I felt a sense of calm and relief as I plopped my bag down on the bed.

Outside, in the not so far off distance, the waves were crashing loudly against the pebble lined beach. Two friendly mellow dogs, seemingly strays, laid down and made themselves at home on our patio while the blue hammock swing outside our room swayed softly in the sticky ocean breeze beckoning me to take a lounge. Slowly the anxiety of our recent 13 hour manic bus ride from Quito faded away.

The owner of our hostal, Florian, a German who had relocated to Ecuador more than five years ago, ducked his head in to shout a brief welcome and “make yourselves at home” before sauntering off, board beneath his arm, to the beach to catch some afternoon waves.

And so began our week week in Ayampe, Ecuador.Ayampe - Spondylus

Laying Low in Ayampe

It was in Ayampe, barely a blip on the map, that we settled and made ourselves at home for the week.

Unlike some of its better known neighbhoring towns (Montanita, Olon, Manta and even Puerto Lopez), Ayampe flies well below the radar of most tourists thus managing to retain much of its isolated, natural luster. So much so, we accounted for two of the estimated 10-15 total tourists to pass through town during town our stay.

Similar to Santa Teresa in Costa Rica and Caye Caulker in Belize, we were immediately drawn to the low-key vibe of Ayampe. People didn’t take themselves too seriously here and we were quick to catch on. The most pressing item on the locals’ agendas seemed to be catching some good surf, even if it was at the expense of losing business at their respective tiendas, restaurants and hostals. Here, surfing at least twice a day was the norm.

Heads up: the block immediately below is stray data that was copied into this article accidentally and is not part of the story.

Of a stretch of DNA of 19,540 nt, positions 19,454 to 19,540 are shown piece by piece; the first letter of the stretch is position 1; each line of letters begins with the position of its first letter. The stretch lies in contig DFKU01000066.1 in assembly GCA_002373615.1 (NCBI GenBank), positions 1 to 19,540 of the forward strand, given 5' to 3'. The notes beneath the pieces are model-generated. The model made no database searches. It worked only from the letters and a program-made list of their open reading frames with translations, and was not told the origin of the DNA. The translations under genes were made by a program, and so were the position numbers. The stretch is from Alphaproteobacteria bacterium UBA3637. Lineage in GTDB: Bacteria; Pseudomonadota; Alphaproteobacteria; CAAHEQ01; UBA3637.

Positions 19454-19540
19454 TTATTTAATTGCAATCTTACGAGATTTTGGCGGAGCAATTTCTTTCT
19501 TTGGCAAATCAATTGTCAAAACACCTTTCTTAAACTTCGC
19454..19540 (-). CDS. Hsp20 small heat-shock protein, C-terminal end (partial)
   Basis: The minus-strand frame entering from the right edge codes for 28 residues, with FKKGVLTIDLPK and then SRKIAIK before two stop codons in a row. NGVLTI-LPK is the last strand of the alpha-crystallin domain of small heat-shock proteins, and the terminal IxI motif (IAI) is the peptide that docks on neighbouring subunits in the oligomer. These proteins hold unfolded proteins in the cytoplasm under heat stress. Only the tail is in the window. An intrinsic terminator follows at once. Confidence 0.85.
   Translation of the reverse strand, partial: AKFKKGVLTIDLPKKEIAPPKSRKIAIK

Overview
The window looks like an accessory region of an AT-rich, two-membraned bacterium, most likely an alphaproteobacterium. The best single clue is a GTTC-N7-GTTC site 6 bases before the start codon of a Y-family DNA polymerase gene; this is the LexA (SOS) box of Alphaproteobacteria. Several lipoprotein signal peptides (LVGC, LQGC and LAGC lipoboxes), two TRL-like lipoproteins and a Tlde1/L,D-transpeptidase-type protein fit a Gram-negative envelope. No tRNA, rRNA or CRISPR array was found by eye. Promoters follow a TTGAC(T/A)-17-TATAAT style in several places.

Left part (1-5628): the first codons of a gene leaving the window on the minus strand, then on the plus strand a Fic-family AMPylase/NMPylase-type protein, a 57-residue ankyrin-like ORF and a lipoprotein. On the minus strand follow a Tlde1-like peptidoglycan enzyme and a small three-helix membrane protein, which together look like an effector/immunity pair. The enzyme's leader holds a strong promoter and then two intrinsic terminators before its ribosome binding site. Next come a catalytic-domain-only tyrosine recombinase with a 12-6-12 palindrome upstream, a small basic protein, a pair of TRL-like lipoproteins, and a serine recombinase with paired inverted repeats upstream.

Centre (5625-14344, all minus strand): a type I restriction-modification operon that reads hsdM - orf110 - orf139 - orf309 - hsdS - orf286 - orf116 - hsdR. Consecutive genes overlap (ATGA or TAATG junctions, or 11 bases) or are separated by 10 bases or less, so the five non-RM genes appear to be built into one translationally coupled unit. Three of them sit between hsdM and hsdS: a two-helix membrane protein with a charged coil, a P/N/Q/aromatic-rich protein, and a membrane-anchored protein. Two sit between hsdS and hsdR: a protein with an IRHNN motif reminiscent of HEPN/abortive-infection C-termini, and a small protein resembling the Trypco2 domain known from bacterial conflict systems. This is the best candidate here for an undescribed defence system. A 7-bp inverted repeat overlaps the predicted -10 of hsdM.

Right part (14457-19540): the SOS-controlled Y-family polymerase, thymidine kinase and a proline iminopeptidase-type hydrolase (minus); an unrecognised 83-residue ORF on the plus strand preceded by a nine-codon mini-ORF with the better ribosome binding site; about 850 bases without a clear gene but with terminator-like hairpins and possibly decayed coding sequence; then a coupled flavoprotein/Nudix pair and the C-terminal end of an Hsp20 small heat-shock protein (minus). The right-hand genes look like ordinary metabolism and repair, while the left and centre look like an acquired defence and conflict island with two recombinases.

Ayampe SurfingShort Days of Spanish & Surf

As tends to happen when we get comfortable in a place, our seemingly long beach break quickly melted away in the sun and surf.

Our daily routine was mundane and low key but perfect for a week in this chill nondescript surf village. Wake up around 7:30am and apply a heavy amount of 98% deet insect repellent – dengue fever and chikungunga outbreaks were plauging the coastline. Adam would head to the beach for an hour of surf and I would find my cozy spot on the hammock to work. Regroup around 9am to cook breakfast at the hostal. Head to the beach again around 11am for a few hours of sun (when it was out) then cook lunch. Walk to Otra Ola at 1pm for our daily 4-hour spanish lesson with Margarita. Watch the sunset on the beach before grabbing a bite at whatever restaurant decided to be open for dinner that night. Pass out at 8:30pm and repeat all over again the next day.


Now, on our final night in Ayampe, as we lay in our air conditioned sanctuary finishing off the last bites of our thin crust pizza (perfectly made by an Italian expat who had relocated a handful of years prior) we watch a slowly streamed Last Week Tonight with John Oliver. Outside we hear the waves crashing loudly in the distance. A pack of stray dogs barks and runs from one house to another.

Dreading our impending departure and the long travel day ahead, in true Ayampe fashion, we decide to shirk off our worries and responsibilities to enjoy just one more night of chill.

Ayampe Sunset

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